By KATE HUNTER
Next week two of my three kids will sit the NAPLAN tests, and I couldn’t care less.
Seriously, if the testing was done and I wasn’t informed of my kids’ individual results I wouldn’t be bothered at all.
But I seem to be alone in my ambivalence. There are NAPLAN preparation books on sale at Coles, and parents are saying no to birthday parties and soccer camps this weekend so their kids are ‘fresh’ for the tests. Teachers are pulling their hair out and private tutors are raking in the cash.
My understanding is the test was introduced so the government would have accurate information about which schools need more resources. Who’s falling between the cracks? How are ten year old kids in north Queensland doing compared to ten year olds in western Sydney?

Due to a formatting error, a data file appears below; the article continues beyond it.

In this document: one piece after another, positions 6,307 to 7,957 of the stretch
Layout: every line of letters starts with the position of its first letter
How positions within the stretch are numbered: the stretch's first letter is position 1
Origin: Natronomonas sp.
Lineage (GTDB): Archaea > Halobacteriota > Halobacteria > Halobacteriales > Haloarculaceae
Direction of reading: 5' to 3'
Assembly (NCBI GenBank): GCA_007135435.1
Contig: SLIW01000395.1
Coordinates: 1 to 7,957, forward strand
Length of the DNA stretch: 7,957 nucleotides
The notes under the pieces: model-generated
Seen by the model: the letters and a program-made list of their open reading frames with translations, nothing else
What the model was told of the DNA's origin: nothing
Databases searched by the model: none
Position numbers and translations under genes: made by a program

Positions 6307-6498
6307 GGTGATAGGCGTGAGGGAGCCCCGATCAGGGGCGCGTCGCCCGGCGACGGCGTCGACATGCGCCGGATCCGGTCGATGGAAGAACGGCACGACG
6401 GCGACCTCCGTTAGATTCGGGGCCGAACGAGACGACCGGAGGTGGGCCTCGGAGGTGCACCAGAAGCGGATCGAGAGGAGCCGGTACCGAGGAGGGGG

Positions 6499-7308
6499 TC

The concept of a standardised test is a great one, in my opinion. That’s stuff administrators and legislators need to know. No problem at all with my kids sitting the tests.
It’s how the results are being used that burns my crumpets.
Because from where I sit, it’s being used as (a) a cheap selection tool for private and independent school principals and (b) fuel for people to feel either smug or ashamed about how their kids’ school ‘performs.’
Over the past couple of years I’ve applied for places at 5 independent schools for my kids. Every one asked for NAPLAN results to be supplied. A couple did not even ask to interview us or meet our kids.
It seems they’re using NAPLAN as a cheap, easy way to choose the best and brightest. It’s that and the usual old boy / old girl network and a family’s ability to pay the fees.
The last two I think are fair enough, they’re businesses after all, but asking for NAPLAN results is wrong because it’s not what the tests were designed for. If a school wants to select academically, fine, but they should do their own testing.